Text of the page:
FORT WALTON BEACH — Rex Fitzgerald is only 33 years old, but he has been jailed about five times, or roughly the same number of times that he’s been hospitalized.
He has lost three of his fingers, suffered a stroke and has battled blood clots and a series of heart infections.
Before one of his heart surgeries, doctors told Fitzgerald’s mother to start looking into making funeral arrangements for her son.
Fitzgerald, who is a former boxer and a self-described people person, lost much of his freedom and nearly his life because of a 17-year addiction to painkilling drugs, which often involved injecting a needle into his arm.
“I credit my survival to my praying mother, a family that never gave up on me, and a loving God,” Fitzgerald said recently at Project Hope, the Christian, faith-based non-profit organization on Hollywood Boulevard.
He now is going into his eighth month in Project Hope’s free residential recovery program, which currently includes 19 other men who are recovering from drug and alcohol addictions and debilitating depression.
Fitzgerald anticipates graduating from the program in about four months. He said its foundation in the word of God is why Project Hope has, unlike court-ordered once-a-week counseling sessions or 30-day rehab stints, been effective in helping turn his life around.
“Thank God, Project Hope was here for me,” Fitzgerald said. “I was so confused and lost, and that didn’t change until I turned my life over to God.”
Hooked at 15
Fitzgerald, who was born in Houston, said he had a lot of anger issues when he was a young boxer growing up in central Florida.
He said much of his hostility, and his descent into drug addiction, stemmed from not having a solid, loving relationship with his father.
Fitzgerald recalled how he crushed a bone in one of his wrists after he hit a punching bag in the family’s garage without proper wrist support. The doctor who treated the injury sent the youngster home with Percocet.
“I got hooked on painkillers when I was 15” and later began using methamphetamine, Fitzgerald said.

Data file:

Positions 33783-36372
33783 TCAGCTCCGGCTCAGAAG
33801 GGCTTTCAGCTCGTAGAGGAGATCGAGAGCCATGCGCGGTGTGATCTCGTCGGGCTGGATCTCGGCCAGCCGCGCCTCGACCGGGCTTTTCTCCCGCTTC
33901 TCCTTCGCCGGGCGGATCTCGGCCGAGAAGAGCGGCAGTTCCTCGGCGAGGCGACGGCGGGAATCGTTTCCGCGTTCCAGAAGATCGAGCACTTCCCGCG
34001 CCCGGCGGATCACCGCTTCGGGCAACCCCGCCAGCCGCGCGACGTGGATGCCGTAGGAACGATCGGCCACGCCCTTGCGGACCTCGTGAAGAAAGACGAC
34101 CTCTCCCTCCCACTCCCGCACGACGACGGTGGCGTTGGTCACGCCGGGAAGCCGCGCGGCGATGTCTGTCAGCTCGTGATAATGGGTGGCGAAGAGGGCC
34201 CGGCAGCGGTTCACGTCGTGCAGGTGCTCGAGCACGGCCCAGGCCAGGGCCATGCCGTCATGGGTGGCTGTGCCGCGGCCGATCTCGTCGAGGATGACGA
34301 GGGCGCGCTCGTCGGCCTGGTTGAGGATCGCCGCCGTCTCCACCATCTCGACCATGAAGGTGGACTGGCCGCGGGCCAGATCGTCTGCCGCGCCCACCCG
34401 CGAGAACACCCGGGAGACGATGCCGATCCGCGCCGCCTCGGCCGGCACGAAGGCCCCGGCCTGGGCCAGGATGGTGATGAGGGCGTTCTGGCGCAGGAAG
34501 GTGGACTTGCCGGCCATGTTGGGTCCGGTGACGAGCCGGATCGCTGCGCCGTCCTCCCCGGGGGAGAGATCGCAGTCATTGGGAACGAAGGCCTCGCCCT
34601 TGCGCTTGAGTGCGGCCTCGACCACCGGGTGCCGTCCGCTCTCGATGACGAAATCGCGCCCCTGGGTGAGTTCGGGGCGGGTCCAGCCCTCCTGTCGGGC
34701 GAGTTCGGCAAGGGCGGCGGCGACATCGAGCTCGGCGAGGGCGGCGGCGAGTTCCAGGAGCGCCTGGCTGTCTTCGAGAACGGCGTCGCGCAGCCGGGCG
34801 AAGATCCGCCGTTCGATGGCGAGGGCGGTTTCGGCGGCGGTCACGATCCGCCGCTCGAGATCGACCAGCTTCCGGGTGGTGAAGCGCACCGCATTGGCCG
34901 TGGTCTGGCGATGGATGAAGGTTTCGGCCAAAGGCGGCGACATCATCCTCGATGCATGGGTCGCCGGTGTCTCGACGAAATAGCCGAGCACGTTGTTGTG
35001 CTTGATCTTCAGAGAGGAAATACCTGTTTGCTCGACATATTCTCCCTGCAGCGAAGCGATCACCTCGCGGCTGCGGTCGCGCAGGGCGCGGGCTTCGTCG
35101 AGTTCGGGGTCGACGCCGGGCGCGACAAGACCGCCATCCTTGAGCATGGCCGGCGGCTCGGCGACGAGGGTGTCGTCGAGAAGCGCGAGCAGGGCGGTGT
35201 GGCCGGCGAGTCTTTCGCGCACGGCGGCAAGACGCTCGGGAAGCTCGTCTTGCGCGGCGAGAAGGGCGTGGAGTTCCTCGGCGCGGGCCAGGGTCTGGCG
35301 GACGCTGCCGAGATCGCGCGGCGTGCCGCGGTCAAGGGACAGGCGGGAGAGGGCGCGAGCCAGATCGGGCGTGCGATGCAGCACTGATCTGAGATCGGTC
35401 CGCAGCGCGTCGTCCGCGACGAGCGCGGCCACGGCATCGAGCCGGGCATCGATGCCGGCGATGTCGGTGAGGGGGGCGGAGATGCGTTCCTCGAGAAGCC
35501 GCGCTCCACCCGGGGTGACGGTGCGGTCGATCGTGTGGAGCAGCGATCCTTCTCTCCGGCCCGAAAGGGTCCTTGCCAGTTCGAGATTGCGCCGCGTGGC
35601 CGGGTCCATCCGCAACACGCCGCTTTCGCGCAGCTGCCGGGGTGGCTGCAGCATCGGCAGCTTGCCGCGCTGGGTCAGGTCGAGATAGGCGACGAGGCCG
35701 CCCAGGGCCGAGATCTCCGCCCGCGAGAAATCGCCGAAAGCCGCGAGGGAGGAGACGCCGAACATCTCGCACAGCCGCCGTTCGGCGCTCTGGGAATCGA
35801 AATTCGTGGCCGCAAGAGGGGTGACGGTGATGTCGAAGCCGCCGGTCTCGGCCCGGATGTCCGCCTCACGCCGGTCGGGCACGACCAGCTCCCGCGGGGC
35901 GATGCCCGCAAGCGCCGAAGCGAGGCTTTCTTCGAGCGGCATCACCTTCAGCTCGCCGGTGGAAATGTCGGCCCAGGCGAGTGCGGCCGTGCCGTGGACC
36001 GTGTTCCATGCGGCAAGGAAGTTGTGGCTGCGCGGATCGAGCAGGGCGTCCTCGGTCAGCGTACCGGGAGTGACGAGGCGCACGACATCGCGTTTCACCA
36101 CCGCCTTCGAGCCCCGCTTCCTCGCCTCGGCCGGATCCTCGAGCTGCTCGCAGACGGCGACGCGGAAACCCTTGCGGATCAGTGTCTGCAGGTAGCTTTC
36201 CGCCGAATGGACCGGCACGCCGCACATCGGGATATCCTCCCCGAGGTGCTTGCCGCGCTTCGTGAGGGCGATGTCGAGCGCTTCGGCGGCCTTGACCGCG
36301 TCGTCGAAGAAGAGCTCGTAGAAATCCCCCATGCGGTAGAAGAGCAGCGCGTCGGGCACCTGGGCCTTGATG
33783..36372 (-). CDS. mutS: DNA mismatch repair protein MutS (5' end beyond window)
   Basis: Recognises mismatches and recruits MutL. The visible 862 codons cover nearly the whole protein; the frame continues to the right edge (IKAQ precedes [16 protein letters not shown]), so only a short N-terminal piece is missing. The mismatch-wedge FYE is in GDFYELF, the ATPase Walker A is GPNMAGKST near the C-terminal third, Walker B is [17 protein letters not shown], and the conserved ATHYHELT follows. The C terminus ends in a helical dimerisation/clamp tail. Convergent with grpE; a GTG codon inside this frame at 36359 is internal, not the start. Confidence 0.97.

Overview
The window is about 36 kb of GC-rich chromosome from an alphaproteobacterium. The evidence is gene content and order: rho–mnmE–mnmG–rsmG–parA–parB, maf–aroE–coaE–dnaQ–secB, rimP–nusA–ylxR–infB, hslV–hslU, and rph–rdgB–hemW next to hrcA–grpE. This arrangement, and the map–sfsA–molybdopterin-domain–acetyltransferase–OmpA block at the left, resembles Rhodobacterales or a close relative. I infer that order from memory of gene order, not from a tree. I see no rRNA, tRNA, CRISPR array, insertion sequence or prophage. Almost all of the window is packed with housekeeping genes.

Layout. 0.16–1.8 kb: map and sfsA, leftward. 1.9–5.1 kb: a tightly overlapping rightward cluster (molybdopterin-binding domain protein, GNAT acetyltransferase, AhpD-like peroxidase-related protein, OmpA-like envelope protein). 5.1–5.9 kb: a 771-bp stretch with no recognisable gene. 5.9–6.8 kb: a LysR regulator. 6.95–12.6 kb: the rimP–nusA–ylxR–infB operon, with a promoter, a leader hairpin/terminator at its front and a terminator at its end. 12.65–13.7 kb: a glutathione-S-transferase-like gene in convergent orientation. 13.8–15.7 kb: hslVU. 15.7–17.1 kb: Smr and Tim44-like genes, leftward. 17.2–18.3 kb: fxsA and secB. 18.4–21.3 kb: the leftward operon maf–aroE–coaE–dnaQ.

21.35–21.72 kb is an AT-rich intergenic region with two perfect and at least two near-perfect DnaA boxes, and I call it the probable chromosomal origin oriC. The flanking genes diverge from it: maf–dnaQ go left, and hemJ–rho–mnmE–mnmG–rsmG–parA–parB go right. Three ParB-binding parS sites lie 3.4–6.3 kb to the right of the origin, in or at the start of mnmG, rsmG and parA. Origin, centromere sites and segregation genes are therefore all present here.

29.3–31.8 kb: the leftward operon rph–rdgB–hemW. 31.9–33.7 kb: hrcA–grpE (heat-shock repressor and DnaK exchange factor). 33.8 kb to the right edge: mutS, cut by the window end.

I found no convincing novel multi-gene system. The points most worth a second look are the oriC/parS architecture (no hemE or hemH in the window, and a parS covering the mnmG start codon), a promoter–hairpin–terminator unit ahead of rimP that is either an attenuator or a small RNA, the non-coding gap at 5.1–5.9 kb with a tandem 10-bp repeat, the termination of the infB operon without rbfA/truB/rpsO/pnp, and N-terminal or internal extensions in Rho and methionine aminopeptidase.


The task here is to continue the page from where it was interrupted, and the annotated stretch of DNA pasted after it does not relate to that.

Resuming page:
To make matters worse, he said, his father was and still is a drug dealer and drug user. For Fitzgerald, that meant a steady source of oxycodone, Ocycontin and other painkillers, even after state officials shut down “pill mills” in the Tampa area and elsewhere.
Fitzgerald moved to the Fort Walton Beach area when he was 18, and as his addiction heightened, he took stronger doses of some drugs. If he became tolerant of one, he switched to something more potent.
As he continued using drugs, he became both physically and mentally dependent on them.
“I went from oral to IV use,” which meant dosage amounts were far from exact, Fitzgerald said.
When he was 24, doctors told Fitzgerald he had endocarditis, an infection of the inner lining of the heart and heart valves that would hospitalize him four times.
On his first hospitalization, he received a strong antibiotic treatment to kill the infection, and then he went into a 30-day drug rehab program.
The program “gave some help” but, among other problems, it did not assist with necessary long-term aftercare, and he soon returned to feeding his drug addiction. Stints in jail for drug possession and violation of probation, and time spent in court-ordered drug treatment programs, also failed to halt his drug use.
“I thought I could stay sober on my own,” Fitzgerald said.
At one point during his addiction, he lost about 100 pounds and underwent surgery to remove a silver dollar-sized infection on one of his drug-damaged heart valves.
His drug use also led to suffering a stroke, the need for surgery on his spleen, and the amputation of three of his fingers because of gangrene.
He has a mechanical valve in his heart, which today is “as strong as ever,” Fitzgerald said.
‘Put God in it’
Fitzgerald said that while he was using, he resorted to stealing a ring from his sister and selling it for drug money.
“My sister is my best friend,” he said. “I rationalized stealing from my sister to feed my drug addiction. In my right mind, I would never hurt her. But in drug addiction, you will do anything to feed that addiction, even if it means hurting your own family.”
After doctors told his mother before one surgery to begin making funeral arrangements for her son, Fitzgerald said his mom told them that “man doesn’t decide” and that God had plans for her son.
Fitzgerald said he began to know God during a nine-month, drug-related stay in the Okaloosa County Jail, where he had the opportunity to participate in a discipleship program.
“I was tired of doing the same thing over and over,” he said.
His relationship with God was strengthened greatly via the Project Hope recovery program, which he joined last August. The faith-based program has helped keep him sober, whereas the previous secular drug treatment programs he’s been a part of had little or no effect, Fitzgerald said.
He believes all substance abuse/mental health treatment centers, including ones that serve as alternatives to jail for those who commit minor offenses, should include intensive counseling.
“And they should put God in it,” Fitzgerald said.